that’s not exactly truePosted: April 30, 2013
“Never heard of him. That’s not exactly true. We were like brothers.”
— Airplane II
When I was direct assigned to my current role at work two years ago, right at this time of year, I had a counterpart in another organization with whom I was required to work closely. I found Jan (as I’ll call her) grating, irritating, and difficult to work with. In general I didn’t much like the job in those days (things have since changed). I was unhappy with my then-manager for her role in my being assigned the position, and I was looking around for other options, of which there were few.
Still, Jan and I developed a good working relationship over time and a mutual respect evolved. When it came time for performance reviews and my manager polled my peers, Jan’s praise of me was glowing, almost to the point of being embarrassing. When the company offered an early retirement program for which we both qualified, she told me one day, “Please don’t tell this to anyone. I’m telling you this as a friend, not as a colleague. But I’m thinking of taking early retirement.”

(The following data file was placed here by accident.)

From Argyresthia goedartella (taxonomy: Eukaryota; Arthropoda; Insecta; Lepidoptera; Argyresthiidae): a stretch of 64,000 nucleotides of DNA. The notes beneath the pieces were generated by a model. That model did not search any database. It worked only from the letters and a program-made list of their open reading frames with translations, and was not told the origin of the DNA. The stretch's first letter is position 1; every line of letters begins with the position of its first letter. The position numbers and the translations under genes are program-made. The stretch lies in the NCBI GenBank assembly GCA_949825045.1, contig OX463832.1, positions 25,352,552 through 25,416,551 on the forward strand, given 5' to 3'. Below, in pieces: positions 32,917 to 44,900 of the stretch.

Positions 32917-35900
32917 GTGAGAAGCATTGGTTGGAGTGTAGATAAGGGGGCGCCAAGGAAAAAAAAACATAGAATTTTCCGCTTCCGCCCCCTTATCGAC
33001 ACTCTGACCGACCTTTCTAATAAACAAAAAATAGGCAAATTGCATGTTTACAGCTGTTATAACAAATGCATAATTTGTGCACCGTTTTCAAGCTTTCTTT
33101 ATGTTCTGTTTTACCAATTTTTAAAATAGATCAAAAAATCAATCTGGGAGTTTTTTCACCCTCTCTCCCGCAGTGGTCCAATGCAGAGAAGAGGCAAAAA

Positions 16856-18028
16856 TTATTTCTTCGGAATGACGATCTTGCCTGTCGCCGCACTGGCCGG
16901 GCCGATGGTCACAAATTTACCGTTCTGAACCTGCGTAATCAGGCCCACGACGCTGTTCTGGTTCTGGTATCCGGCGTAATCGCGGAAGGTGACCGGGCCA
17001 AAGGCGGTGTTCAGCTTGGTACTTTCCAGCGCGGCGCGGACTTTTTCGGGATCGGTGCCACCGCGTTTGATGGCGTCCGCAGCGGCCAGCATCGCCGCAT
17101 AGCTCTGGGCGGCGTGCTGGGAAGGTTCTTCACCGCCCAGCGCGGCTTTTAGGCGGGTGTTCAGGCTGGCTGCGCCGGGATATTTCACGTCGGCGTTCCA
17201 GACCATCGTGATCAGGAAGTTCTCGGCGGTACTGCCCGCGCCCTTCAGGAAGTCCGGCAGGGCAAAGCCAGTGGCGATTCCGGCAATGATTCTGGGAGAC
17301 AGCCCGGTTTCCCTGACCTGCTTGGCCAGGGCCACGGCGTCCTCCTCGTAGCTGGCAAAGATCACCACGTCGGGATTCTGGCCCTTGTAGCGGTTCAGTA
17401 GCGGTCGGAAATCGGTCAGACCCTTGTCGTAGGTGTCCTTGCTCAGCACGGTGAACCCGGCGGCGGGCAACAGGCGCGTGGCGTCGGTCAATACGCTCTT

Eventually priorities in Jan’s organization changed, and the close collaboration came to an end. She was later assigned other tasks. Recently, however, interest in the project revived within that organization, but under another individual. Jan came to one last cross-organization meeting where we introduced the new person.
I took a few minutes to thank Jan for her contributions and mentioned how I appreciated her help in showing me the ropes in my early days in the new position, when I was a deer in the headlights or drinking from a fire hose (depending on which metaphor I was in the mood for). Which was in fact true, despite the other stuff that was also true. She said that this was one of those projects where ten years from now you would remember the people you worked with. She said it was fun in those early days.
I said that yes, it was fun. That’s not exactly true. It wasn’t. And I don’t like lying. But there was no reason for me not to maintain a cordial relationship with Jan. We can each go off working on our separate projects maintaining a good feeling about our past collaboration.
That’s not a bad thing.